However, the exact proof that the system, BB84, is secure is not quite right. There are a number of attacks that were missed in the proof. For example, some sources of single photons sometimes put out multiple photons. This allows the photon number splitting attack to be applied. Again these were flaws in the assumptions of what an attacker could do.

Impossibility Results

So what is the role of IP? Are they ever useful? I would say that they are useful, and that they can add to our understanding of a problem. At a minimum they show us where to attack the problem in question.

If you prove that no X can solve some problem Y, then the proper view is that I should look carefully at methods that lie outside X. I should not give up. I would look carefully—perhaps more carefully than is usually done—to see if X really captures all the possible attacks.

What troubles me about IP’s is that they often are not very careful about X. They often rely on testimonial, anecdotal evidence, or personal experience to convince one that X is complete.

Open Problems

The open problem is to please view all IP’s with a certain degree of doubt—question, question, and question the assumptions.

I of course am open to P=NP as a possibility. But even a proof that P{\neq}NP viewed as an IP should be taken as a direction, not as an absolute statement. I have talked before about the many ways that P{\neq}NP can be true, please think hard about these.

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33 Comments leave one →
  1. September 13, 2009 10:09 am

    In the theory of fault-tolerant distributed real-time systems there are a couple of nice impossibility results stating the minimum resources required to build systems tolerating a single arbitrary fault (or k of them). First, there is the Fisher-Lynch-Paterson result of 1985, arguing that a distributed system without any synchrony assumptions cannot reach global agreement in the presence of a single crash fault (=very benign fault). Yet, there are few safety criticial systems flying on current Boeing or Airbus aircraft designed with any synchronization mechanisms deployed. Second, the same problem can be solved in a synchronized system with at least four computers exchanging two rounds of messages over three independent channels and NO LESS, as pointed out in the well-known 1980 “Byzantine Generals” paper of Pease-Shostak-Lamport, and follow-ups. Yet there are few systems on transport category aircraft actually deploying the expensive degree of redundancy required by theory. Why does nobody care, not even certification authorities? Because there are always application specific assumptions that can be made within any system design based on “engineering judgement” that allows designers to disregard certatin “unlikely” failure modes, breaking the assumption of arbitraryness of failures of the impossibility results and allowing for solving the problem with less resources in a different model. Safety in contrast to security is only concerned with faults by chance rather than malice, yet there is no way to quantify the risk taken by just disregarding “hard to believe” failure modes, yet this is common industry practice that has lead to quite a split between academic theory (sychronous, time-triggered systems are the only possible way to go) and what’s done in “real life” (keep everything asynchrounous and as decoupled as possible). See papers of Kevin Driscoll, John Rushby, Paul Miner for reviews.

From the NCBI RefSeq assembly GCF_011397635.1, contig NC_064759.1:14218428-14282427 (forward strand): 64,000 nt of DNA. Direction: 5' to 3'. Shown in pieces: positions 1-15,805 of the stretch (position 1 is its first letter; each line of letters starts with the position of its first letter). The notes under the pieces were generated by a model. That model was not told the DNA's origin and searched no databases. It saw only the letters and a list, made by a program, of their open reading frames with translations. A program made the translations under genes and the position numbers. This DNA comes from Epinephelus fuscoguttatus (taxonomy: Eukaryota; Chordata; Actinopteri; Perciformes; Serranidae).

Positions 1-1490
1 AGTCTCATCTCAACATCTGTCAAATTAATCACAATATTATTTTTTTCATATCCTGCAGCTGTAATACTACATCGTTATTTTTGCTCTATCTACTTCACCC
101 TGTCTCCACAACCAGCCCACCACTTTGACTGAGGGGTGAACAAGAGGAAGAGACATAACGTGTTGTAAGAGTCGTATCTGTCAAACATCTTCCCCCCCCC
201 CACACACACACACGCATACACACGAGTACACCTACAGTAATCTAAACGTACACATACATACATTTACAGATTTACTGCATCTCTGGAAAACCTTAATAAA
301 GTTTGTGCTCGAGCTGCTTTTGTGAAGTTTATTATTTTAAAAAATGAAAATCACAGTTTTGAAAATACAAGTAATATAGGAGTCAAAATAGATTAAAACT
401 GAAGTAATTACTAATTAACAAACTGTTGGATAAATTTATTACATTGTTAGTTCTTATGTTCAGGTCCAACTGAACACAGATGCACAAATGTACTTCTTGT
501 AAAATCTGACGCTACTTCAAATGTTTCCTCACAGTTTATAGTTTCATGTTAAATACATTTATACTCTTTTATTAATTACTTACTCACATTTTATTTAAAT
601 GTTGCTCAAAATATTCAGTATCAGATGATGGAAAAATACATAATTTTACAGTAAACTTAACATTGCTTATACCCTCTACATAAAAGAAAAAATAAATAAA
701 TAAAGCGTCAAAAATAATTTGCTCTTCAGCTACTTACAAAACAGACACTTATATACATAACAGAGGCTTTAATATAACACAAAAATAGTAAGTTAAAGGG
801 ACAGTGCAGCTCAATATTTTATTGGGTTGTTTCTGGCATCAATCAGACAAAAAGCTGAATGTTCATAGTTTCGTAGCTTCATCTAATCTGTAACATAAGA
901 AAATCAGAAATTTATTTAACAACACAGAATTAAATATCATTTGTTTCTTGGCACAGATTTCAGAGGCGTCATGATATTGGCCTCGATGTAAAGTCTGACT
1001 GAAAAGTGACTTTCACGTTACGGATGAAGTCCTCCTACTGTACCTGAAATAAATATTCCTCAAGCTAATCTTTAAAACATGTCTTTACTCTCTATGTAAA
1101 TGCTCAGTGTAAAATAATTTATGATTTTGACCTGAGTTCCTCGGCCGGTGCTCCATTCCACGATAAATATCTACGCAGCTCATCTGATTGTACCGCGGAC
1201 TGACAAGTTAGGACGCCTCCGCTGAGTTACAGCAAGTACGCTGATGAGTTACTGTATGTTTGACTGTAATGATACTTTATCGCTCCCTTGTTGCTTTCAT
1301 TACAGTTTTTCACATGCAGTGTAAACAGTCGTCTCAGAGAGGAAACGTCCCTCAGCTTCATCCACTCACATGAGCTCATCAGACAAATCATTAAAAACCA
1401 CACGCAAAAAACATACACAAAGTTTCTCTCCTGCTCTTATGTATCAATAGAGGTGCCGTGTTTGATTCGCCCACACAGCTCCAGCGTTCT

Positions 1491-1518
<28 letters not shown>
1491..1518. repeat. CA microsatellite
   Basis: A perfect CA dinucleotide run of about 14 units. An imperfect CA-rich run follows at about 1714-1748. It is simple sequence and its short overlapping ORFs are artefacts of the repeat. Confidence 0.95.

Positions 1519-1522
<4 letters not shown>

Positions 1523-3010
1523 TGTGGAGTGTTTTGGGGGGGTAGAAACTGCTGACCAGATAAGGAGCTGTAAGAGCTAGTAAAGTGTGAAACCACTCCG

2. rjlipton permalink*
    September 13, 2009 10:14 am

    The distributed result is rightly famous. But it is based on assumptions that are not always present. For example allowing randomness, allowing protocols that fail with very very low probability, etc.

  3. Mikero permalink
    September 13, 2009 11:16 am

    If P != NP is an impossibility proof, then does that make natural proofs / algebrization barriers impossibility of impossibility proof proofs?

  4. Jack permalink
    September 13, 2009 11:48 am

    No Way: The Nature of the Impossible, eds. P.J. Davis & D. Park (Freeman ’87) collects essays on the impossible from way areas: Mountaineering, to Science, to Philosophy.

  5. Christoph permalink
    September 13, 2009 12:17 pm

    Nice article! I was just wondering why you left out Godel’s theorem. In my opinion, this is the strongest IP ever made.

    • rjlipton permalink*
      September 13, 2009 12:59 pm

      Very nice question. Yes it is a good example of an IP that practicing mathematicians seem, we think, to never hit their heads against. Yes, very good example. Thanks for the comment.

      • none permalink
        September 18, 2009 3:17 am

        Georg Cantor hit his head almost literally, going bonkers after trying for many years to prove the continuum hypothesis. Not exactly cause and effect, of course.

  6. September 13, 2009 12:22 pm

    In computably axiomatized formal systems that embrace arithmetic, the power X is often measured as the maximum growth rate of functions f: N –> N that the system can prove to be total. This in turn can be connected to properties of large known or hypothesized cardinals.

    However, in the 1980s I agreed with papers by Debbie Joseph and Paul Young arguing that in this particular X measure one shouldn’t need to go into the stratosphere to prove super-polynomial lower bounds: an elementary growth rate “should be” enough. “Elementary” means some finite stack of exponentials. Thus I stopped looking for a Paris-Harrington-style phenomenon that might obstruct “P != NP”. Of course the Razborov-Rudich obstacle is fully compatible with the Joseph-Young view, and IMHO focuses attention on mathematical primitives that involve doubly-exponential growth—which abound in polynomial ideal theory.